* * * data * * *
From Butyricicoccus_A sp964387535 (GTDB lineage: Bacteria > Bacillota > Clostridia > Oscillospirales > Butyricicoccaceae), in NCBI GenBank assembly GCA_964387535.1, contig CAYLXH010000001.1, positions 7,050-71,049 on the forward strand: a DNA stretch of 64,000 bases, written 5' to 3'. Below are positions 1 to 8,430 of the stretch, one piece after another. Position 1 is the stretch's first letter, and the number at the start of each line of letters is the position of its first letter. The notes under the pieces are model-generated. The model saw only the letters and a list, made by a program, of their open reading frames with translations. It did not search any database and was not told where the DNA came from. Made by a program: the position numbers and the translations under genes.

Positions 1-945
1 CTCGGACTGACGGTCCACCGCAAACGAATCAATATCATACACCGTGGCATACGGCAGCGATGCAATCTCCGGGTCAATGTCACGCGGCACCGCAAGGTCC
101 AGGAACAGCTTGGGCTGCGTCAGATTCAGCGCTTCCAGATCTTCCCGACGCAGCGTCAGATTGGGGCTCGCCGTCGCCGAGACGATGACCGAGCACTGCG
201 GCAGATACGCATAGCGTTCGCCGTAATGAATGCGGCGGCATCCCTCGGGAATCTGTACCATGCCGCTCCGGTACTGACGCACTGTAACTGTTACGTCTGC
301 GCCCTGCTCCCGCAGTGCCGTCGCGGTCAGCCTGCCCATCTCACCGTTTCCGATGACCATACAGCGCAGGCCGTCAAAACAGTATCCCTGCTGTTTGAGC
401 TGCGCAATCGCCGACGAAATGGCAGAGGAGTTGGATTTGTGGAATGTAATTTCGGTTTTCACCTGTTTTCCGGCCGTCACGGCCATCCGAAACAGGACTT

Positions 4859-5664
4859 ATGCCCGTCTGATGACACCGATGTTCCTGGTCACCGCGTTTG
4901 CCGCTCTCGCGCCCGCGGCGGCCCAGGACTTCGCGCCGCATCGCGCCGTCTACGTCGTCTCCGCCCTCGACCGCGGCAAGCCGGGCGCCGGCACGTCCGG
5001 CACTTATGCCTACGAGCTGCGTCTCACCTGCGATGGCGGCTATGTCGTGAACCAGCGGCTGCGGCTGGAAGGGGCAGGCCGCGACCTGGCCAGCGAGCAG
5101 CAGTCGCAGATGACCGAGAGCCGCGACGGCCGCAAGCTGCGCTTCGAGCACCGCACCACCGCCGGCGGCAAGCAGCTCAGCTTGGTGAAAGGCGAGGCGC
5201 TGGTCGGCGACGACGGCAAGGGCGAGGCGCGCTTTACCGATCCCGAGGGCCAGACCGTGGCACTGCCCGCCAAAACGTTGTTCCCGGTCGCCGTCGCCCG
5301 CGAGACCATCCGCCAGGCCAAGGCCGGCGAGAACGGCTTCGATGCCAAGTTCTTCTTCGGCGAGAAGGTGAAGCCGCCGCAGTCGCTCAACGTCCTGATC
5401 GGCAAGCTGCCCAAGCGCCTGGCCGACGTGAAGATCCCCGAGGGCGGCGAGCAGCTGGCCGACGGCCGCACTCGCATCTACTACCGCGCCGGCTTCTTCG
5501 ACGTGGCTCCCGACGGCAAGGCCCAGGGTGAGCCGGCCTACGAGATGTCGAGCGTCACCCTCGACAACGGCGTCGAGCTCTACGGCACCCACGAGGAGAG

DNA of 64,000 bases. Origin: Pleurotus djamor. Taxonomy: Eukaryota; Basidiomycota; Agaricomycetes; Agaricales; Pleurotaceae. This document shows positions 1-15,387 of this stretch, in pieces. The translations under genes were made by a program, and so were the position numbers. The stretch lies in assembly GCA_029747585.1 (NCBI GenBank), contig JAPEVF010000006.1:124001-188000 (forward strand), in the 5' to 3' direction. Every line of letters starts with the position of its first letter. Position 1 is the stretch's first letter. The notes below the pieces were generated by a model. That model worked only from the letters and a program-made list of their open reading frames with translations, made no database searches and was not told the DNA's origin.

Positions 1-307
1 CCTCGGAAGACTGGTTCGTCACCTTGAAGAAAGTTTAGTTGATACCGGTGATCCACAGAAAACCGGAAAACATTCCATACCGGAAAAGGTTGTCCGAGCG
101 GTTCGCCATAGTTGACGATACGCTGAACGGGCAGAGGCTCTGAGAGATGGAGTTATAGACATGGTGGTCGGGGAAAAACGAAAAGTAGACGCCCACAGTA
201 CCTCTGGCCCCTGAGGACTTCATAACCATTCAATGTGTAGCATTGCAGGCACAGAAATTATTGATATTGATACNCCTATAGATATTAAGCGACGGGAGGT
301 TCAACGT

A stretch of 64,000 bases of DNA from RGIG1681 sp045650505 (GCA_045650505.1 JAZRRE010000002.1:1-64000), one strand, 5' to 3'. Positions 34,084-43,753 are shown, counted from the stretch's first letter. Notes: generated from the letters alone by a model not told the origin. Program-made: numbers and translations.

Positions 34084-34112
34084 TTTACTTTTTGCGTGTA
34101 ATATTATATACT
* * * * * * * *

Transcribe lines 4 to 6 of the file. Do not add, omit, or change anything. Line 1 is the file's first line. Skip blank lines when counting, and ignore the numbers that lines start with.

101 AGGAACAGCTTGGGCTGCGTCAGATTCAGCGCTTCCAGATCTTCCCGACGCAGCGTCAGATTGGGGCTCGCCGTCGCCGAGACGATGACCGAGCACTGCG
201 GCAGATACGCATAGCGTTCGCCGTAATGAATGCGGCGGCATCCCTCGGGAATCTGTACCATGCCGCTCCGGTACTGACGCACTGTAACTGTTACGTCTGC
301 GCCCTGCTCCCGCAGTGCCGTCGCGGTCAGCCTGCCCATCTCACCGTTTCCGATGACCATACAGCGCAGGCCGTCAAAACAGTATCCCTGCTGTTTGAGC